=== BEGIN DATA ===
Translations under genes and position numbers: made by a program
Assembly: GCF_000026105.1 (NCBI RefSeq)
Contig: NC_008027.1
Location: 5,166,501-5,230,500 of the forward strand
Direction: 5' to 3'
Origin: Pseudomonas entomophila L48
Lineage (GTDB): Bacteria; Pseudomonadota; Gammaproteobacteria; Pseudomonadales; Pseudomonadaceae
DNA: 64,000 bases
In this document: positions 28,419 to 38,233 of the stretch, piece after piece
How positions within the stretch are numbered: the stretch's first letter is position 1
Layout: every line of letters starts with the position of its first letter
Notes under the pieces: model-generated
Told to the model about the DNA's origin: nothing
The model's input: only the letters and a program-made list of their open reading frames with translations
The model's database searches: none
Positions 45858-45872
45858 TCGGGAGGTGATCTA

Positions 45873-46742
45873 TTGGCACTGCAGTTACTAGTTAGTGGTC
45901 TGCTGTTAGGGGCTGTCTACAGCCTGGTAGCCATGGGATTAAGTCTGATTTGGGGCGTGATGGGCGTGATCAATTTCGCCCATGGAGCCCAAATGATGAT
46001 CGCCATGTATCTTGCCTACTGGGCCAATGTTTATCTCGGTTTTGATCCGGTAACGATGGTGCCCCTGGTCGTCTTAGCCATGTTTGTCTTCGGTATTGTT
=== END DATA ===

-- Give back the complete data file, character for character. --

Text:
Translations under genes and position numbers: made by a program
Assembly: GCF_000026105.1 (NCBI RefSeq)
Contig: NC_008027.1
Location: 5,166,501-5,230,500 of the forward strand
Direction: 5' to 3'
Origin: Pseudomonas entomophila L48
Lineage (GTDB): Bacteria; Pseudomonadota; Gammaproteobacteria; Pseudomonadales; Pseudomonadaceae
DNA: 64,000 bases
In this document: positions 28,419 to 38,233 of the stretch, piece after piece
How positions within the stretch are numbered: the stretch's first letter is position 1
Layout: every line of letters starts with the position of its first letter
Notes under the pieces: model-generated
Told to the model about the DNA's origin: nothing
The model's input: only the letters and a program-made list of their open reading frames with translations
The model's database searches: none
Positions 45858-45872
45858 TCGGGAGGTGATCTA

Positions 45873-46742
45873 TTGGCACTGCAGTTACTAGTTAGTGGTC
45901 TGCTGTTAGGGGCTGTCTACAGCCTGGTAGCCATGGGATTAAGTCTGATTTGGGGCGTGATGGGCGTGATCAATTTCGCCCATGGAGCCCAAATGATGAT
46001 CGCCATGTATCTTGCCTACTGGGCCAATGTTTATCTCGGTTTTGATCCGGTAACGATGGTGCCCCTGGTCGTCTTAGCCATGTTTGTCTTCGGTATTGTT